God has not only been gracious to us, but also merciful. “But because of his great love for us, God, who is rich in mercy , made us alive with Christ even when we were dead in transgressions” (Eph. 2:4–5a). “Praise be to the God and Father of our Lord Jesus Christ! In his great mercy he has given us new birth into a living hope through the resurrection of Jesus Christ from the dead” (1 Pet. 1:3). “ He saved us , not because of righteous things we had done, but because of his mercy ” (Tit. 3:5). “But the wisdom that comes from heaven is first of all pure; then peace-loving, considerate, submissive, full of mercy and good fruit, impartial and sincere” (Jas. 3:17). Mercy is the work of God. It also comes in quantities, just like grace does. The Bible describes God’s mercy as rich, great, and full. We are to show mercy to the people we are preaching to: doubters, those in the fire, those who are caught up in sin. It must be genuine mercy, not feigned. “ Be merciful to those

When Politeness Is the Wrong Way to Go

  Politeness, political correctness, and relational communication have something positive in common. They are attempts to use words to be friendly, to not cause offense, and to avoid confrontation. Aren’t these good things? Yes, they are. They are also surface attempts at kindness. They are mechanics. Teaching a little boy to say “Thank you” certainly makes things more pleasant, but it is not the same as teaching him thankfulness . I was taught politeness as a boy. Then I was really taught it when I was a midshipman at the Naval Academy . I was trained to be an officer and a gentleman . I found out that politeness worked (standing when ladies came into the room, opening doors for them, etc). I discovered that these positive mechanics were not the outward expressions of the heart. They did not express kindness, love, or patience. In many cases they actually covered up unkindness, unlove, and impatience. Isn’t covering up unkindness better than expressing it? I am tempted to say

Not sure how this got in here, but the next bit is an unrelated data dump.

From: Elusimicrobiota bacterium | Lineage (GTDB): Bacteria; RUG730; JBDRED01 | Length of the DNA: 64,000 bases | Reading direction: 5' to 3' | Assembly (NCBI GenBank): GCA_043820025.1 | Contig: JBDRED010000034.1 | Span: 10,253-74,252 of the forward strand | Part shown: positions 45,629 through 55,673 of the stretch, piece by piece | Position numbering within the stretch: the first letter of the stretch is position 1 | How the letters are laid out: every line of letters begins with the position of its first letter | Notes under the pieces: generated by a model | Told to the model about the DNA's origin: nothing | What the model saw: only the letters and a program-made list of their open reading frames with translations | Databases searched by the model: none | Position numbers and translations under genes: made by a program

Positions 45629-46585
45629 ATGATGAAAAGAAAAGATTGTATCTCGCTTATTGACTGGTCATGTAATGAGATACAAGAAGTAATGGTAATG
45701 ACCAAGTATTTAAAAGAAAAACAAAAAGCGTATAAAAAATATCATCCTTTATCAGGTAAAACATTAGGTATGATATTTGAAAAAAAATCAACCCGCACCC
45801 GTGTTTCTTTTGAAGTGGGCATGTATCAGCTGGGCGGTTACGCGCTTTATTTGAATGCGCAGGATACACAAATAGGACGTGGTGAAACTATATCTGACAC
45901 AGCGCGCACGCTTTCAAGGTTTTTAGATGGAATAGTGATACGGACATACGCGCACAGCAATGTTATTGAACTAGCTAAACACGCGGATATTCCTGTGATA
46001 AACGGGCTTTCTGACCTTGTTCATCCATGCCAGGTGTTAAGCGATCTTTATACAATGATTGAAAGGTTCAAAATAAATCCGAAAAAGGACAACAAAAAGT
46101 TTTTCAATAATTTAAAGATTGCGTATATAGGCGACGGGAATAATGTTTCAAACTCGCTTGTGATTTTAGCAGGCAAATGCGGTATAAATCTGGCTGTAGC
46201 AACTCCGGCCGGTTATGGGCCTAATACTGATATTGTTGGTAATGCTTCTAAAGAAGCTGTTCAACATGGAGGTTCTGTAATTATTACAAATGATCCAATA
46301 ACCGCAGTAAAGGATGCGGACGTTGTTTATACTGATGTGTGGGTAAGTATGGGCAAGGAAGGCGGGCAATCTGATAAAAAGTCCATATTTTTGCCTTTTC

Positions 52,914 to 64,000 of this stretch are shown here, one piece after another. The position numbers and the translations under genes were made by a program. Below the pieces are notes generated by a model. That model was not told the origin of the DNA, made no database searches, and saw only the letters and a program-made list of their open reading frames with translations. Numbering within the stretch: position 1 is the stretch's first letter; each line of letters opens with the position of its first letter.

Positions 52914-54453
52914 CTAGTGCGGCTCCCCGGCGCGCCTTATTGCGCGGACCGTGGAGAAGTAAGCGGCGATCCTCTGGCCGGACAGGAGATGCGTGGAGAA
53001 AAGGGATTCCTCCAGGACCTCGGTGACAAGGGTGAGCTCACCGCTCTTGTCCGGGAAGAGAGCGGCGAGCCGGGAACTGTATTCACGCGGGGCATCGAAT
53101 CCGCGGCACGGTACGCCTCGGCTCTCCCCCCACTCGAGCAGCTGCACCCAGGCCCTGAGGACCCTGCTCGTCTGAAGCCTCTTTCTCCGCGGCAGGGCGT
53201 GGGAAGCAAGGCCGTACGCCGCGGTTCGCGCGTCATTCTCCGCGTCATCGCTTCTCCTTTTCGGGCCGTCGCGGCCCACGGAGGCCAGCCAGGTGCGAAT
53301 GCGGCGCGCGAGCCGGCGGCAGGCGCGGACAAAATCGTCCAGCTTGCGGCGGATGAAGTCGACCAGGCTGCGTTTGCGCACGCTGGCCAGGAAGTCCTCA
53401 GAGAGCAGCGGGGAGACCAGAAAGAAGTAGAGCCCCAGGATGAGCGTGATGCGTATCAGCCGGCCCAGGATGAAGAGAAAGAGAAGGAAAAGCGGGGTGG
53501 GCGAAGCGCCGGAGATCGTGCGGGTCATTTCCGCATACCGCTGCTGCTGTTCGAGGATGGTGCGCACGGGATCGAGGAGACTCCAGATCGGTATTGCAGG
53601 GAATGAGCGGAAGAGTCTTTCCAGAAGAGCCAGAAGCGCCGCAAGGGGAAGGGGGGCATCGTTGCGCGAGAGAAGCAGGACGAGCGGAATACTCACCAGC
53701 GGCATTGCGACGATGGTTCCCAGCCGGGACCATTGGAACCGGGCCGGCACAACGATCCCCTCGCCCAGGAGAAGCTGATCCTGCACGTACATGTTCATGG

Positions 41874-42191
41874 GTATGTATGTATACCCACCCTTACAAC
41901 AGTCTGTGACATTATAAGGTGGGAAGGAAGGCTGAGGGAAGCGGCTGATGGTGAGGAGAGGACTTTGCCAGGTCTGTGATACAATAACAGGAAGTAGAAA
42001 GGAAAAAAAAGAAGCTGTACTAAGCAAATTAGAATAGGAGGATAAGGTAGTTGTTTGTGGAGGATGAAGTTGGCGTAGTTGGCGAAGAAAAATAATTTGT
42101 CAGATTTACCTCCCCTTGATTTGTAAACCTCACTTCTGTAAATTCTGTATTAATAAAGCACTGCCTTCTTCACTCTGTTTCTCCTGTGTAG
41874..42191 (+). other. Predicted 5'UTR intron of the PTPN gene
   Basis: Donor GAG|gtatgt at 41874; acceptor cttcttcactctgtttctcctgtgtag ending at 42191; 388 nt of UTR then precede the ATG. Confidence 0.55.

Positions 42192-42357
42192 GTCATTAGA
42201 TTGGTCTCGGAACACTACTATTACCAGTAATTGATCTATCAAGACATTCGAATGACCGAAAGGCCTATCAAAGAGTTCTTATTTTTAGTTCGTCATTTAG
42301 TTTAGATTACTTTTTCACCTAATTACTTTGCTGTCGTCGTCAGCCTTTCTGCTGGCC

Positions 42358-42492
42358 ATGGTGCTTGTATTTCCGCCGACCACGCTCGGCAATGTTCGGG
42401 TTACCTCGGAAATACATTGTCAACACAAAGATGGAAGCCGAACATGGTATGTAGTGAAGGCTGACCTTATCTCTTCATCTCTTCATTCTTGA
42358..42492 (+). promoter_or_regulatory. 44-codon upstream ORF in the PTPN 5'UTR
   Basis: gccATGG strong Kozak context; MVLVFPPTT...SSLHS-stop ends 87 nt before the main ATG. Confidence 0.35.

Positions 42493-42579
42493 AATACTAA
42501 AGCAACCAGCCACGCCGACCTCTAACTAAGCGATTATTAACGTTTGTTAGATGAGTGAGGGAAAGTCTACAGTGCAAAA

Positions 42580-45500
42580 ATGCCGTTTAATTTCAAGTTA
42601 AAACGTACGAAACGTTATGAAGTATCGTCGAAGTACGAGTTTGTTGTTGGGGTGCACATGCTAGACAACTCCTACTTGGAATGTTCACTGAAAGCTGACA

Stopping Your Ears and Humming Loudly